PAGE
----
Skip Navigation

Ofcom moves to change Broadband Speeds Code of Practice
Thursday 11 June 2015 07:35:32 by Andrew Ferguson

Sharon White the new chief of Ofcom is to announce at a conference today in her first speech in the role changes to the fairly old Code of Practice that applies to broadband services.

It is believed that the changes will mean that while currently you get a get out of jail free card to exit your broadband contract if speeds provided do not meet the speeds you were told to expect for the first 3 month of service is to be changed to apply at any point during your contract.

Oddly the changes will not affect Virgin Media, which is understandable on one hand as they do not use xDSL thus the line speed should be at a fixed speed (unless there is a fault) but the reality is that we have seen some people switch away from Virgin Media due to highly variable speed experience as a result of congestion and find xDSL services providing a more stable experience.

It must be remembered that the threshold for leaving is if your speeds are below what is often called the minimum guaranteed speed which is the speed for the bottom 10% of users on a similar service, so for BT ADSL2+ our speed test data suggests this is around 0.7 Mbps compared to a median value of 4.5 Mbps for full range of line lengths, but for those on long lines the guaranteed speed may actually be lower. For FTTC the overall result is that the bottom 10% speed is 12.1 Mbps against a median speed of 33.7 Mbps (based on May 2015 speed test results).

It must be pointed out that to use poor speeds as a reason to get out of a contract you are expected to give the provider a reasonable period of time to fix the issues, this gives them time to reset DLM, IP Profiles or other issues that may affect your speed. Migrating using the new provider led process and then claiming that you moved because of low speeds and thus should not have to pay off the remaining months in your old contract will not work as once you've moved the provider has no opportunity to fix things.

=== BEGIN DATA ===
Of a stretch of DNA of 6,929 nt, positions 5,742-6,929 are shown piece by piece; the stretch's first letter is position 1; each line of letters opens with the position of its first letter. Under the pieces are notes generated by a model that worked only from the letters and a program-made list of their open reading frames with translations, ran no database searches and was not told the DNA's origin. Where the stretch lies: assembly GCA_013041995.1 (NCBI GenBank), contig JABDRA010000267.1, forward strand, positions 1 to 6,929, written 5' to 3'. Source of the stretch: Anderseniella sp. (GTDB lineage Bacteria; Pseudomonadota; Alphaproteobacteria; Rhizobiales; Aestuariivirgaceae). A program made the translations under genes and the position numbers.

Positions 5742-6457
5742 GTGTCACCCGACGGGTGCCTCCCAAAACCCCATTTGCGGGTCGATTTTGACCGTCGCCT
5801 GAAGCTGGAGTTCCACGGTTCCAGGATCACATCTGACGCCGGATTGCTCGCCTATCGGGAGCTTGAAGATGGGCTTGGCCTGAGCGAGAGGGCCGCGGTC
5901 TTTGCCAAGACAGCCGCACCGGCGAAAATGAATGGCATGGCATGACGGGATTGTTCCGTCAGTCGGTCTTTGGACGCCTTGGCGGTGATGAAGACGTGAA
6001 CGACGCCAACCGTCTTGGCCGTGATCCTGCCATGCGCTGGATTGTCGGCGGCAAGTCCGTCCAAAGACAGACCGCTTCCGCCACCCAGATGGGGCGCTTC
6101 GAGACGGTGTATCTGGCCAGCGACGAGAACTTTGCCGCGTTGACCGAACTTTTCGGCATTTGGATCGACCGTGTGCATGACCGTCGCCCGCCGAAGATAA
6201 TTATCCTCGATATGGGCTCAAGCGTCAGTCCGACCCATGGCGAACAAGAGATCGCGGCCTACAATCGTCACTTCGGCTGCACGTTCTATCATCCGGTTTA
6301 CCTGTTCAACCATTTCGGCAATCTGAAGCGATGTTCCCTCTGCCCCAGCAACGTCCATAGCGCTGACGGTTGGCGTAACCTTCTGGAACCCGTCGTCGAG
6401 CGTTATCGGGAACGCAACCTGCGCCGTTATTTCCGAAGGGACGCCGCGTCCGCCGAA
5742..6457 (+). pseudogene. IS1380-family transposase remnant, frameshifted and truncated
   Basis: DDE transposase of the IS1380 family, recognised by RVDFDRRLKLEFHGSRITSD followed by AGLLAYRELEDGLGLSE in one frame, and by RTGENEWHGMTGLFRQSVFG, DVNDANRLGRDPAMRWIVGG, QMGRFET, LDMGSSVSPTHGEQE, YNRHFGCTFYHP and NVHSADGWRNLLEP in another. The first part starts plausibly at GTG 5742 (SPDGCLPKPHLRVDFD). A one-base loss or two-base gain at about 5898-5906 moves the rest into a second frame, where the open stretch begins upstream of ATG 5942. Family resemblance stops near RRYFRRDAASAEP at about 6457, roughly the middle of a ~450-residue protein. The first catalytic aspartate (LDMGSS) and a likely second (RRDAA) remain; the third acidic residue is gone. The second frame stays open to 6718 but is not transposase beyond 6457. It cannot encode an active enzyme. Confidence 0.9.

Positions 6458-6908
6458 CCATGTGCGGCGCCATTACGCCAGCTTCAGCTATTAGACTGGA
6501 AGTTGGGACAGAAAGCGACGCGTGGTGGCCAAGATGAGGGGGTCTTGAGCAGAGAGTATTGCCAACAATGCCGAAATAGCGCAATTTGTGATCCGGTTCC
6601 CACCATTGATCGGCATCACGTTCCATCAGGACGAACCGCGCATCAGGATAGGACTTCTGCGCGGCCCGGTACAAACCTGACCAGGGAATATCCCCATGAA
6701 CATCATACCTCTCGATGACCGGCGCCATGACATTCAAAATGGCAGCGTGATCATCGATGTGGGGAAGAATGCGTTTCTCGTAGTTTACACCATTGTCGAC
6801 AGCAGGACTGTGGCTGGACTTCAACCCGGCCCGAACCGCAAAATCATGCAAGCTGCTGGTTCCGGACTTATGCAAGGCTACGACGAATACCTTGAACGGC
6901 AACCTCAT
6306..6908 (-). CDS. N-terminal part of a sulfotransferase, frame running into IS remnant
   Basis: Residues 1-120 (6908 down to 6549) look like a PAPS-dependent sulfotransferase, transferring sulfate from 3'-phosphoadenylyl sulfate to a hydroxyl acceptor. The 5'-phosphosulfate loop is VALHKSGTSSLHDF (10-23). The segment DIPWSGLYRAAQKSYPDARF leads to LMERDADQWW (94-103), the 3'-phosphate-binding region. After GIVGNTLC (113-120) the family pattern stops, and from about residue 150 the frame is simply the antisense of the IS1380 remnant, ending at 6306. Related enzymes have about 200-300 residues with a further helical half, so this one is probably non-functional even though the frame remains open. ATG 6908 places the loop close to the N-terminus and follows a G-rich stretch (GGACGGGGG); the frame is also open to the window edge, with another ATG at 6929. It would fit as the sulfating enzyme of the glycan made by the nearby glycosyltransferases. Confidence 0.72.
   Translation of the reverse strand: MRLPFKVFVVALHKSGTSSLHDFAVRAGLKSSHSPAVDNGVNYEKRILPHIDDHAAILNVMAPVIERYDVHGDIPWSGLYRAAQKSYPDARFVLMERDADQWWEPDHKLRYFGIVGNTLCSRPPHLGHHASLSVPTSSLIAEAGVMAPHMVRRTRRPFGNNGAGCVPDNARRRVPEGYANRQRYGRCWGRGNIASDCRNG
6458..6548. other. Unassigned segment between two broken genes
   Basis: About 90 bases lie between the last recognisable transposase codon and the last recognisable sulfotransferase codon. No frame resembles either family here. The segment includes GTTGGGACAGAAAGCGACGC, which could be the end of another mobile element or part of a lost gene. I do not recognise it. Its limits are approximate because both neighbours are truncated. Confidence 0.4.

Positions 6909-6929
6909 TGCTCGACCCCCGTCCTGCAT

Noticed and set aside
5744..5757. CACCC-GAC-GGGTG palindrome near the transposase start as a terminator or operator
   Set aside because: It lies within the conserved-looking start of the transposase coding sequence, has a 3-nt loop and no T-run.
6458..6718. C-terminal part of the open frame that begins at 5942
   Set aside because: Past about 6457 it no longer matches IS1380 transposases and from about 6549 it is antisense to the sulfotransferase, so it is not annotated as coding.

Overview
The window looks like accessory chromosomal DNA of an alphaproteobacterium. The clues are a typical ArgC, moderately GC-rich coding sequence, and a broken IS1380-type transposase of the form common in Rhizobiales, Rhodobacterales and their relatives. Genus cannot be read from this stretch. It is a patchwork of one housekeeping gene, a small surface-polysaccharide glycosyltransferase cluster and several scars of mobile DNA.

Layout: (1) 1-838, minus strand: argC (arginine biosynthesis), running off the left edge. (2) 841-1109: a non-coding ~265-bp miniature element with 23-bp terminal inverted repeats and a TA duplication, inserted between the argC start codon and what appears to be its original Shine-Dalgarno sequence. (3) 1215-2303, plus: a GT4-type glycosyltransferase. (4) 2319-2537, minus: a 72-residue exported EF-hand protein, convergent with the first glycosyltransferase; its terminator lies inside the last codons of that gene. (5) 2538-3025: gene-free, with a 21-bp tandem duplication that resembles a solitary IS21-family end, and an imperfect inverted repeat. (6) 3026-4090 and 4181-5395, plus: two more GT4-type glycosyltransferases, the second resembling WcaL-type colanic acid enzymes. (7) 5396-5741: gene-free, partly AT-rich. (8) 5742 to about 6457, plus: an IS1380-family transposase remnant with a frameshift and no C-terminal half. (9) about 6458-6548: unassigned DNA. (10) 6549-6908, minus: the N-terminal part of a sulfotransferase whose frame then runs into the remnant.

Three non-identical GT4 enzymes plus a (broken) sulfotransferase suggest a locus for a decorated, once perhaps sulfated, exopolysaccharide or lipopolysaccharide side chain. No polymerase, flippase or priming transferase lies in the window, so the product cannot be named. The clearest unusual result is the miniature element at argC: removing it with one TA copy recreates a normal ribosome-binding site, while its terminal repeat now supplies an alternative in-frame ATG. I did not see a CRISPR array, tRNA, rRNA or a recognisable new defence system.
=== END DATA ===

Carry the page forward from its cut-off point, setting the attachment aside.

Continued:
Hopefully once the text of Sharon White's speech has been published and the policy updated online has been published we will know more detail. Ofcom previously tried to reduce the length of fibre broadband contracts, and Openreach now does have a 1 month minimum term for those switching their FTTC (12 month minimum term for new connections), but this has been ignored by 99% of providers. So it will be interesting to see both how the new migration rules pan out and the new code of practice. There are real concerns in some quarters that the new migration system may increase the amount of slamming and for SME customers actually lead to slower switching due to the mandatory 10 ten day notification process.


Posted by AndrueC about 1 year ago
Who/what tracks what you were original told? The BT availability checker adjusts its predictions to reflect the observed speeds. Will BT be opening up an historic record?

And changing ISPs is unlikely to fix the issue. First off because it's mainly just a software change so cable or equipment problems will not automatically be addressed. Secondly because now your starting estimate will be what the BT availability checker says which will be lower.
Posted by gerarda about 1 year ago
If I read this right your starting estimate is only relevant if you were promised more than the minimum guaranteed speed and what you are getting is lower than that.
Posted by fabrettitd about 1 year ago
I am not a customer of theirs but to be fair to 1 provider. Sky have been doing this for years now. If your service drops below the estimate you can leave within I think it's 3 months penalty free. If anyone has Sky I am told it's in the connection settings bit of your portal thingy.

The paper said this was starting today?
Posted by adslmax about 1 year ago
Ofcom are wrong! BTO will not reset DLM if the speed above 15% on FTTC.
Posted by paul_liverpoolfc about 1 year ago
Can anyone leave their contract early without penalty or is it only those with a poor speed/ service?
You must be logged in to post comments. Click here to login.